4 Movies Like Road House (2024)

Staff & contributors

Chasing the feel of watching Road House ? Here are the movies we recommend you watch right after.

Being based on the 1989 Patrick Swayze movie, we weren’t expecting much from the new Road House on Amazon Prime. Like the original, it has fun fight sequences, shot in a way that brings us to the bar itself, and it’s amusing to see actual MMA fighter Conor McGregor acting as an antagonist. However, this adaptation rewrites the main character to be a former UFC fighter, turning the story into something more akin to an outsider cowboy Western rather than a bouncer action drama. It’s not outright terrible, but it just feels uneven, and the cast performances can’t make up for the thinly written characters. It also just doesn’t feel like Road House.

After you get back home, and you tuck your kids to bed, we search for some easy entertainment in the late-night talk show. Quips about today’s news and intimate conversations with guests are just the thing to wind down, but theoretically, anything can happen at late night. Late Night with the Devil plays as a pseudo-documentary centered on late show host Jack Delroy on a Halloween night, pairing the charged, uncensored atmosphere with a supernatural twist. The film alternates between the color-toned show and black-and-white behind the scenes, and as Delroy tries to lead the show to safe entertainment, with David Dastmalchian’s genial aura, things don’t go as planned as Lily becomes host to a scary demon with Ingrid Torelli’s terrifying physicality. It’s creepy and slightly comedic, with the classic selling of the soul for fame interrupted with words from their sponsors, and it’s certainly a fun twist to the late night we’re used to seeing.

Genre: Horror

Actor: Adam Batt, Christopher Kirby, Clare Chihambakwe, David Dastmalchian, Elise Jansen, Fayssal Bazzi, Gaby Seow, Georgina Haig, Ian Bliss, Ingrid Torelli, John O'May, Josh Quong Tart, Laura Gordon, Michael Ironside, Miles Brown, Nicole Chapman, Paula Arundell, Rhys Auteri, Rik Brown, Steve Mouzakis, Tamala Shelton

Director: Cameron Cairnes, Colin Cairnes

Rating: R

Told in a playful mockumentary format, Pinball: The Man Who Saved the Game delivers precisely what the title promises and a bit more. Apart from imparting interesting information about pinball's complicated past (it was only declared legal in New York as recently as 1976), the film doubles as a touching family drama and a fun experiment on genre. As Robert Sharpe, the real-life games expert who helped decriminalize pinball, Mike Faist is winsome, compelling, and maybe the best thing about the film.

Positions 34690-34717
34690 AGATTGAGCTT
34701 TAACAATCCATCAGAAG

While Pinball could've leaned into its silliness more instead of just dipping its toes in avant-garde territory, the film is pleasant enough with plenty of fun and tender moments to enjoy. 

Genre: Comedy, Drama, History, Romance

Actor: Bryan Batt, Christopher Convery, Connor Ratliff, Crystal Reed, Damian Young, Dennis Boutsikaris, Donna Del Bueno, Eric William Morris, Hope Blackstock, Jake Regal, Kenneth Tigar, Michael Kostroff, Mike Doyle, Mike Faist, Rosa Arredondo, Supriya Ganesh, Toby Regbo, Zac Jaffee

Director: Austin Bragg, Meredith Bragg

Nostalgia is a powerful emotion, and it’s the main reason why filmmakers keep cashing in with old media franchises. Archie has been reimagined before, with the bewildering twists and turns of the CW’s Riverdale, but this time, it’s India’s turn with the franchise, and Graphic India and Tiger Baby Films partnered with the original publication to reimagine the town as an Anglo-Indian community in The Archies. The production design is undoubtedly stunning, with the maximalist Bollywood spectacle borrowing from 60’s Americana, and the musical numbers aren't half bad either. However, it’s the story and characterization that falters, as it feels like the leads are just going through the motions of the familiar love triangles. The film is still fun to watch, but ultimately, it feels like The Archies relies on spectacle to make up for its shortcomings.

Genre: Comedy, Drama, Music, Romance

Actor: Aditi Saigal, Agastya Nanda, Alyy Khan, Ankur Tewari, Ashok Banthia, Avan Contractor, Delnaaz Irani, Dianne Commissariat, Dot., Farhan Akhtar, Kamal Sidhu, Khushi Kapoor, Koel Purie, Luke Kenny, Mihir Ahuja, Nikos Andritsakis, Prerana Poddar, Puja Sarup, Satyajit Sharma, Sheena Khalid, Suhaas Ahuja, Suhana Khan, Tara Sharma, Vedang Raina, Vikram Kapadia, Vinay Pathak, Yuvraj Menda

Director: Zoya Akhtar

It’s got a main character, 10-year-old Tochtli (Miguel Valverde Uribe), with the most unforgettably forgettable idiosyncrasies. The emotional anchor of this whole thing is entirely dependent on our inclination to be protective of children, but it gives surface level characterization of both the young boy and his father Yolcaut (Manuel Garcia-Rulfo). The most interesting thing it almost pulls off is the father trying to reconcile his commitment to his son and to being macho, but it’s barely a chapter in this 2-hour story. It has some potential with the teachings and aphorisms, but it never really leans into it. It fails four different times, never with fireworks.

Genre: Comedy, Drama

Actor: Alfredo Gatica, Daniel Giménez Cacho, Debi Mazar, Manuel Garcia-Rulfo, Mercedes Hernández, Miguel Valverde, Pierre Louis, Raúl Briones, Teresa Ruiz

Director: Manolo Caro

Rating: R